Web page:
Junior co-captain Adabelle Ekechukwu broke the Ivy League record in the women’s weight throw at the annual HYP track and field meet this past weekend in Princeton, N.J. Her winning throw of 20.11 meters makes her the first woman in Ivy League history to break the 20-meter mark.
Ekechukwu’s performance helped the Crimson to a second-place finish in the meet with 55 points. Princeton won with a total of 79 points, and Yale finished third with 25.
The women’s weight throw featured a showdown between Ekechukwu and the freshman standout from Princeton, Julia Ratcliffe. Ratcliffe, the record holder in her home country of New Zealand, set a personal best of 19.74 meters, but it was no match for Ekechukwu, who broke the record on the first of her five attempts with a 20.03-meter toss. The junior’s third attempt was her best of the day, as she turned in her record-breaking third throw of 20.11 meters.
“I knew who my competitor was,” Ekechukwu said. “[Julia Ratcliffe], on the Princeton team, who has been having a very good indoor season as well. I just came in with a very competitive mindset. I was ready to go after her.”
Ekechukwu, who is also a Crimson arts and multimedia editor, dominated last year’s HYP meet at Harvard, beating her next closest competitor by more than two meters. However, Ratcliffe held the Ivy League record coming into this year’s HYP meet, having set it at 19.69 meters earlier this year at the Princeton Quad Meet on Jan. 16.
“I knew she was going to be a good competitor,” Ekechukwu said. “But my coach was telling me that it is not really good to be going after numbers…. So while I was expecting to put up a fight against her it wasn’t really my main concern. I was just concerned with doing well for myself and doing well for my team.”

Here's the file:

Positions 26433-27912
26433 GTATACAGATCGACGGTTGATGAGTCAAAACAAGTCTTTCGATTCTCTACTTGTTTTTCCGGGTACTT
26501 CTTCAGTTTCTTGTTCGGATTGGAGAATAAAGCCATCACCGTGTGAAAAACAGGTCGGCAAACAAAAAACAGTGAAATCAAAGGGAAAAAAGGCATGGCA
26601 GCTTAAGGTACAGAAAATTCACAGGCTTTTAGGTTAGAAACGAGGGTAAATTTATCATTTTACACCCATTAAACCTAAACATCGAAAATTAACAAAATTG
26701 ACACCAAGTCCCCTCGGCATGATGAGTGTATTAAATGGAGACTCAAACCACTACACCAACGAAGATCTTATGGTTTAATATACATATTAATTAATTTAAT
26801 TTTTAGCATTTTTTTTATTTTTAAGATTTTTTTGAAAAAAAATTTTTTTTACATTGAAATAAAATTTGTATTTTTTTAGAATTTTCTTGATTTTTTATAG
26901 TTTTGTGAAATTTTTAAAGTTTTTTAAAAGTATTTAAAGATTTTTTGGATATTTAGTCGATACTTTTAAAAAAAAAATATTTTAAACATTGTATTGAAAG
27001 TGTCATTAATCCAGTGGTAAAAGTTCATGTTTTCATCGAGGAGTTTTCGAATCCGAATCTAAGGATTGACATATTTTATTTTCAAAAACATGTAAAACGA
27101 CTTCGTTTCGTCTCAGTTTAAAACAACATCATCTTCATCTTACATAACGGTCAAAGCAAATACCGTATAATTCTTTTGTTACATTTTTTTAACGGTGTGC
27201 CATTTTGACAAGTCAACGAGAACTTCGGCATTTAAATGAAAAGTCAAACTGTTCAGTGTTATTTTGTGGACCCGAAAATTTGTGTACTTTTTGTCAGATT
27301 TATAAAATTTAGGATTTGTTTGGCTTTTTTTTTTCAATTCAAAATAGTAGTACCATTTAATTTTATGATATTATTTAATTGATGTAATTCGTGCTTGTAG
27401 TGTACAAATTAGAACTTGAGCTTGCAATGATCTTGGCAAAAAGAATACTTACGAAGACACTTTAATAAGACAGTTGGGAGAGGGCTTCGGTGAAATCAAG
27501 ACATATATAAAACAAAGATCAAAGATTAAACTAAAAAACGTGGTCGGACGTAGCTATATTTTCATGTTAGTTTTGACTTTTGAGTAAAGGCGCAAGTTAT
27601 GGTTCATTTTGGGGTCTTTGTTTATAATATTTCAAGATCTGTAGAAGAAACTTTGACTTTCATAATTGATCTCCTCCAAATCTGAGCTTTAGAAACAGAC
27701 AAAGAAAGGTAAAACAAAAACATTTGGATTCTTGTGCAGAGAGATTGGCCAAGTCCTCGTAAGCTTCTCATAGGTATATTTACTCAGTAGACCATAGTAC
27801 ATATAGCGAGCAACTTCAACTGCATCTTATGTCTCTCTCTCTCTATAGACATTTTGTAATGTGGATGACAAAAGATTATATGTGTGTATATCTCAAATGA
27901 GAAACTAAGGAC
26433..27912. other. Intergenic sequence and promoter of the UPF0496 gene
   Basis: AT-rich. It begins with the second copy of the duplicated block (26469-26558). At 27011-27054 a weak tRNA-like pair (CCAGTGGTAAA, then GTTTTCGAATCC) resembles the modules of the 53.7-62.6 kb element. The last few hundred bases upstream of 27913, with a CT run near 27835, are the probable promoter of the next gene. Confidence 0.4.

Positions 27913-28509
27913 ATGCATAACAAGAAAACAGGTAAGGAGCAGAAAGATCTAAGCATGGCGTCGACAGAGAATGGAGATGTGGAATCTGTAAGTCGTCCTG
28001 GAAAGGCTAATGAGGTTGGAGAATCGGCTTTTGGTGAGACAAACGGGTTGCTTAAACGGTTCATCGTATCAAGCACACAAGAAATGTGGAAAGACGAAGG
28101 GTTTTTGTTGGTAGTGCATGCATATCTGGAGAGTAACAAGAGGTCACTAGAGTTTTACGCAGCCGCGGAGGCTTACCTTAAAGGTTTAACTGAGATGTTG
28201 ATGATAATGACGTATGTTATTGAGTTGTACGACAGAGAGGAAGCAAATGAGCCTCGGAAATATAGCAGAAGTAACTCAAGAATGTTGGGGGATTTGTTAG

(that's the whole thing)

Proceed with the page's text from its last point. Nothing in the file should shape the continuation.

Head coach Jason Saretsky acknowledged the competition between the junior and freshman, and was glad to see Ekechukwu get the better of Ratcliffe.
“Adabelle has certainly stepped up to that challenge [from Ratcliffe],” Saretsky said. “And she’s done a remarkable job not only matching her, but surpassing her.”
First-year throwing coach Andrew Dubs has only been working with the team since September, when he took over for Cathrine Eriksen, who is now the director of cross country and track and field at Northeastern. In this short period of time, Dubs has had a strong impact on the Harvard throwers, Ekechukwu in particular.
“I was just really pleased with Adabelle and the way she performed and competed,” Dubs said. “She was very focused all day leading up to the meet and she was on fire once the competition started.”
After its performance this weekend, the Crimson now look ahead to the Heptagonal Championships set to take place at Gordon Indoor Track Feb. 23 and 24th.
“I think it was good that Adabelle was able to get the first strike in there with her victory.” Dubs said. “Now hopefully we can duplicate that in a couple weeks and come out on top.”
The junior is also looking forward to the opportunity to compete at her home track.
“I am just excited for the crowds that will be there,” Ekechukwu said. “I am excited for the energy that the women’s team is going to bring, and I am just excited for my teammates to do well in general.”
As the competition approaches, Dubs knows Ekechukwu won’t lose focus in practice.
“It is a pleasure to come to work everyday, and to go to practice with her,” Dubs said. “She is very dedicated and a very hard worker, just a pleasure to be around.”
Though he was pleased with Ekechukwu’s record-breaking performance, Saretsky thinks the future may be even brighter for his junior co-captain.
“[Ekechukwu] has been ready for this for a while now,” Saretsky said,” So it was fantastic to see things finally click…. I still think there’s more to come [from her].”
While these may seem like lofty expectations, Saretsky believes that Ekechukwu has what it takes to excel both in the Ivy League and beyond.
"She’s got all the things you look for in a national-caliber thrower,” Saretsky said. “She’s got a great work-ethic. She’s fast, explosive, and extremely strong. All the tools that you look for, she’s got. And the most important part of it is the heart. She really is passionate about what she does and is really committed to this."